LAPD releases haunting crime scene photos from its archives

Images are all chalk outlines and bullet holes

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The Independent US

The City Records Center in downtown Los Angeles is home to 47,500 square feet of cardboard crates filled with 150 years' worth of city documents.

*Warning - graphic images*

Amid reams of paperwork lies a vast collection of photographs taken by Los Angeles police officers and criminologists, many of which come from the Special Investigations Division which was set up in the 1920s.

It is estimated that there are over a million images stored in the archives, but when the Fire Department proposed to destroy many of them as they posed a fire hazard, photographer Merrick Morton spent hundreds of hours sifting through them in order to preserve those that were still salvageable.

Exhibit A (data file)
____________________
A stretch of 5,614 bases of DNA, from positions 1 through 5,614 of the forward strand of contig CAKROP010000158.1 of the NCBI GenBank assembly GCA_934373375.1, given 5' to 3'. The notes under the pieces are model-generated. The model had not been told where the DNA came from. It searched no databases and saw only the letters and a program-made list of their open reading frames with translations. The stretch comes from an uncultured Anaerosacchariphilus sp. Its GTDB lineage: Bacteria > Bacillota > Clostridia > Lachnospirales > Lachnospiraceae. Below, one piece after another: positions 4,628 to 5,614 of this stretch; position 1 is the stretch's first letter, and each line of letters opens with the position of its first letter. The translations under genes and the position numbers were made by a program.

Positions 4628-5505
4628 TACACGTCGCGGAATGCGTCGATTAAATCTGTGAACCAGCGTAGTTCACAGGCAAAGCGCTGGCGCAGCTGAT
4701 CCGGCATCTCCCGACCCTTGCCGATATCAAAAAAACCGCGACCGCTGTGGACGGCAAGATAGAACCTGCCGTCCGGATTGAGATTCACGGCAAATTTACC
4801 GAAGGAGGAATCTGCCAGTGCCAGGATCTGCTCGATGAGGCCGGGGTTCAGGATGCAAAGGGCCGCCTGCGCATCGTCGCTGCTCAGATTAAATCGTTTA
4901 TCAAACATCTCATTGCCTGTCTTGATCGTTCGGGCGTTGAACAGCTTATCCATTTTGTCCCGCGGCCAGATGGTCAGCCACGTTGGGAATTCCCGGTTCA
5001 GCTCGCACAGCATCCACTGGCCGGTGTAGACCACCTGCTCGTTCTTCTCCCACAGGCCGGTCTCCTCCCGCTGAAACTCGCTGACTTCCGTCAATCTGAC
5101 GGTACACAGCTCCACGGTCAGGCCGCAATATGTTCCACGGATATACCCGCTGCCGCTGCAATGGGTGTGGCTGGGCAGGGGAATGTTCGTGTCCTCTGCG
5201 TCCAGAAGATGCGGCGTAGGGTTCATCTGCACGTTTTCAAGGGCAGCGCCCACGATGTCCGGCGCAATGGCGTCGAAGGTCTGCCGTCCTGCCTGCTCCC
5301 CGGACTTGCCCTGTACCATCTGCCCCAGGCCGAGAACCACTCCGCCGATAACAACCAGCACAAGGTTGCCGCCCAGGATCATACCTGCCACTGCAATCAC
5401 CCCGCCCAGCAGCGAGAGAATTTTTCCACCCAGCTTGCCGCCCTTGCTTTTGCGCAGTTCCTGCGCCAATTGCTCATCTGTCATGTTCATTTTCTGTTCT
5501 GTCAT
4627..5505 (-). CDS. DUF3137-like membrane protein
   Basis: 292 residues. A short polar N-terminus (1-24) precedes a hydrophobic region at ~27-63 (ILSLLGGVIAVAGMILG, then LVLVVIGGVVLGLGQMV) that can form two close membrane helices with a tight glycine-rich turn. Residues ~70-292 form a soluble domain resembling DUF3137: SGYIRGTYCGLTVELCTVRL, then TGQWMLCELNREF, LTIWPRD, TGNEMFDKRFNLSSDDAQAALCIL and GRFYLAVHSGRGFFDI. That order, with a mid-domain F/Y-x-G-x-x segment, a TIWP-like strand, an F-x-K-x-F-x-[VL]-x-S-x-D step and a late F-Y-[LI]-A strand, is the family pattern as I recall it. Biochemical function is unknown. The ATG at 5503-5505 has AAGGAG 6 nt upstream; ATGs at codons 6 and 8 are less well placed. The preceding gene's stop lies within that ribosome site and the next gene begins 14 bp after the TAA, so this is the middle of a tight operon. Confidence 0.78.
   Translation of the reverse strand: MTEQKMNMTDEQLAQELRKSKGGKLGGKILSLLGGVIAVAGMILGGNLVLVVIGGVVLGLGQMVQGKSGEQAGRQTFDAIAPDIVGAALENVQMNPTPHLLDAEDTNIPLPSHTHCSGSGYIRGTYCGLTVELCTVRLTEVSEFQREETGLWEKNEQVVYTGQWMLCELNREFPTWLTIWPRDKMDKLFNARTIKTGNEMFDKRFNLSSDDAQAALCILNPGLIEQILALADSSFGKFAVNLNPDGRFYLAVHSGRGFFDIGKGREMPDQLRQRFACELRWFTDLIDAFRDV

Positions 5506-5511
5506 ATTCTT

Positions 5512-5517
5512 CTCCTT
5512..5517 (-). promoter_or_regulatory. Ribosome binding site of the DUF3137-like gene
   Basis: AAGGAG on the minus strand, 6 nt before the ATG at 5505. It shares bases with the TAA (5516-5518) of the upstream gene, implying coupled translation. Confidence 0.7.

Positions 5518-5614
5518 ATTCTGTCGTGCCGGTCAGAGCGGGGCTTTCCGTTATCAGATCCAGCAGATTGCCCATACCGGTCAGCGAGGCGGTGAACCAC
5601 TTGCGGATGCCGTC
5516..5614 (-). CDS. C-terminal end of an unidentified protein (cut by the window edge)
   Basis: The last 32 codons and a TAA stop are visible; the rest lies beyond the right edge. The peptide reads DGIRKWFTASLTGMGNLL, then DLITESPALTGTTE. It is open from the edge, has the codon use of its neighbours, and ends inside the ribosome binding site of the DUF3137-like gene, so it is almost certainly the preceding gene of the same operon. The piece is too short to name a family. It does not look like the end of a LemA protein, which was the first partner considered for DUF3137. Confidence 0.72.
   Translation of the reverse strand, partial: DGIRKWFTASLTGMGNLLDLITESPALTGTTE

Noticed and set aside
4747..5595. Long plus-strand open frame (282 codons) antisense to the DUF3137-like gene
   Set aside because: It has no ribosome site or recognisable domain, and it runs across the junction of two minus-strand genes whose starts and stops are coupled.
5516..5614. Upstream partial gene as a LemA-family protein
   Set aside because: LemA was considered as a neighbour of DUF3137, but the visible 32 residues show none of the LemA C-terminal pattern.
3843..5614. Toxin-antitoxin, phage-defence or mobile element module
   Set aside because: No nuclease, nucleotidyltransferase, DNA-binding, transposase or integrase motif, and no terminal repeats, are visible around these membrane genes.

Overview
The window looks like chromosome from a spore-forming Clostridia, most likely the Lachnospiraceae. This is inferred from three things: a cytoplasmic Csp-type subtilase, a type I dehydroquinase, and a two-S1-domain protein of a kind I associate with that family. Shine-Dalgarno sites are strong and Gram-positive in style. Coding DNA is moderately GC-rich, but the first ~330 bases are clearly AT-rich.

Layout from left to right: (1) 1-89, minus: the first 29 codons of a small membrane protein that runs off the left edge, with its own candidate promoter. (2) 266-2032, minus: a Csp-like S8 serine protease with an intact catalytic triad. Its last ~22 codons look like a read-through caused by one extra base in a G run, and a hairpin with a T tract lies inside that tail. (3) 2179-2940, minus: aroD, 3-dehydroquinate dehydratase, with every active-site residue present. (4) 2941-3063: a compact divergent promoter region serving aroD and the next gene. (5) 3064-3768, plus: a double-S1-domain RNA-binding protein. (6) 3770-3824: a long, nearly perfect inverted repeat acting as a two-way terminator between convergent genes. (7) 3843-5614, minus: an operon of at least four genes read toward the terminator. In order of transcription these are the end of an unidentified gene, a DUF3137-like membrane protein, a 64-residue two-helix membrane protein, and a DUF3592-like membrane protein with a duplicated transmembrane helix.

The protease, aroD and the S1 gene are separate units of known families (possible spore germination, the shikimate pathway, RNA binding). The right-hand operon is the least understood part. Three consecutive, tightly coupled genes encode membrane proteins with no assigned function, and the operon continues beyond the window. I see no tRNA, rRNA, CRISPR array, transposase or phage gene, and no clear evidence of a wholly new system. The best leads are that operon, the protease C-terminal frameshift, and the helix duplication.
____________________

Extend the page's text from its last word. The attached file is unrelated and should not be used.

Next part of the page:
He found a wealth of eerie photos that show a darker side to LA, many of which looks like they could be stills from film noir.

Around 50 of the images saved will now be put on show for Paris Photo Los Angeles at Paramount Studios, with the event's director Julien Frydman commenting: "The images remind us of film noir or even contemporary film stills, but what is represented in the photos are snapshots of real happenings, and not mise-en-scène."

All of the images were hand-printed from the original negatives and are available for purchase on the Fototeka website.